Culture: learned shared behaviour of members of society
Defining terms “culture” and“cultural norms”
Culture is a complex concept used inmany different ways. It can be explicit(written) or implicit (simply understood). As
defined by Matsumoto (2004), it is “a
dynamic system of rules, explicit andimplicit, established by groups in order toensure their survival, involving attitudes,
values, beliefs, norms and behaviours”.Rohner defines culture as “an organised
system of meanings which provides ashared way of making sense of different
aspects of the world”.
Hofstede describesculture as mental software, which isshared by the members of a socio-culturalgroup. Culture is dynamic; it changes overtime and exists on many levels, two ofwhich can be distinguished:
First is the surface culture, whichchanges at a relatively rapid rate(music, fashion, entertainment).
Second is the deep culture, whichis slow to change (life, religious,philosophical beliefs, values inhuman relationships).Clearer culture boundaries may be seen at
the “deep culture level”. Culture is no
tinnate; it is a learned shared behaviour ofmembers of society. Culture includes:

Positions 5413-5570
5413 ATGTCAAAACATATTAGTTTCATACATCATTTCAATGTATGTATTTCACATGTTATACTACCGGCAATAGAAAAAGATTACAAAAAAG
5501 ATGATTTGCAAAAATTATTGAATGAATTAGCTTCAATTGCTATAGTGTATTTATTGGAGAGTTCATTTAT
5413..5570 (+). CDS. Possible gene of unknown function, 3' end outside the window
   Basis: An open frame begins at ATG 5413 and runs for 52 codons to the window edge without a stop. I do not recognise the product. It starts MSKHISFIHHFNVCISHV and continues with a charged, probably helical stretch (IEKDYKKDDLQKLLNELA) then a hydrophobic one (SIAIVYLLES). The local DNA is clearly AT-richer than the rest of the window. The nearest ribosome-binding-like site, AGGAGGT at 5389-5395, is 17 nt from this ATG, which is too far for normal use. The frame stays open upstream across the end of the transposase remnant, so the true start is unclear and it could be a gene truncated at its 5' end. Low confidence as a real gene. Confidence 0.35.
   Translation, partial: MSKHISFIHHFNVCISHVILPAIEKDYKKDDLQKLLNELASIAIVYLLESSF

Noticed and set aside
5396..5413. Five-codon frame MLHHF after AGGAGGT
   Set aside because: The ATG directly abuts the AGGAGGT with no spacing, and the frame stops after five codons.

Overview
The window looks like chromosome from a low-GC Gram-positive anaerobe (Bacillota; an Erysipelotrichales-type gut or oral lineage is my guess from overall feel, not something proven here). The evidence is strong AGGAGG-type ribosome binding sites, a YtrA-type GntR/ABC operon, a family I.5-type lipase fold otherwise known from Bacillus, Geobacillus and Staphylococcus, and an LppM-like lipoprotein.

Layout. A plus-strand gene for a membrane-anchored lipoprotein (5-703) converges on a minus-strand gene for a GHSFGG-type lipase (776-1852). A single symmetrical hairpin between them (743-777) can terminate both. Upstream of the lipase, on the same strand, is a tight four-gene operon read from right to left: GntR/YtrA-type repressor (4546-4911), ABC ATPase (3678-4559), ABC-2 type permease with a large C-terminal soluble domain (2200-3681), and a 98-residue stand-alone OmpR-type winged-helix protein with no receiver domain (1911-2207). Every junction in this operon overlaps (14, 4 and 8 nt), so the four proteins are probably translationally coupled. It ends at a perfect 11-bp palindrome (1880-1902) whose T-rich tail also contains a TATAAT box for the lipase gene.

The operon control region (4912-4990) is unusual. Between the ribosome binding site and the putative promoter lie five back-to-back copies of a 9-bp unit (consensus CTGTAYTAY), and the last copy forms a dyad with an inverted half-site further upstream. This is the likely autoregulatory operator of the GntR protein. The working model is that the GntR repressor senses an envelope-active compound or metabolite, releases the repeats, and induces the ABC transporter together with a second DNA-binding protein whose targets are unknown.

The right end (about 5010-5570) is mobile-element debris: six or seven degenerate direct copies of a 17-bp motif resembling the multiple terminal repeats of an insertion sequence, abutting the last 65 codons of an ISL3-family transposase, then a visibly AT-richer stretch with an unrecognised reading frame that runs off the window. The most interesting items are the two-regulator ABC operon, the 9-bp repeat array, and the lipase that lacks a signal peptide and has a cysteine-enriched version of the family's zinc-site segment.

Norms: accepted and expectedways of behaving.
Beliefs: explanations for whathappens, statements about whatis true and real.
Values: views of what is good,worthwhile and worth striving for.
Cultural norms are behaviour patterns thatare typical of specific groups that arepassed from generation to generation by
observational learning by the group’s gate
parents, teachers etc. Arrangedmarriage, forbidding alcohol consumptionand child abuse are examples of culturalnorms. Norms vary from society to society.
In Bedouin society of North Africa, sheep’s
eyes are considered a delicacy and a loud,prolonged burp at the end of the meal isconsidered a compliment to the host. Bothdo not conform to Western norms. Someof the reasons why most people conformto social/cultural norms are becausehuman beings need social/cultural normsto guide their behaviour, provide order andto make sense and understand each
Examining the role of twocultural dimensions onbehaviour
Cultural dimensions are the perspectivesof a culture based on values and culturalnorms.
Cultures and subcultures direct action,shape perception, influence thought andconstitute world views. For most of
culture was ignoredcausing cultural bias, such as:
Ignoring culture: it leaves out oneof the most important consistuentsof human behaviour.
Culture doesn’t matter: cross
-cultural research shows that theassumption that findings from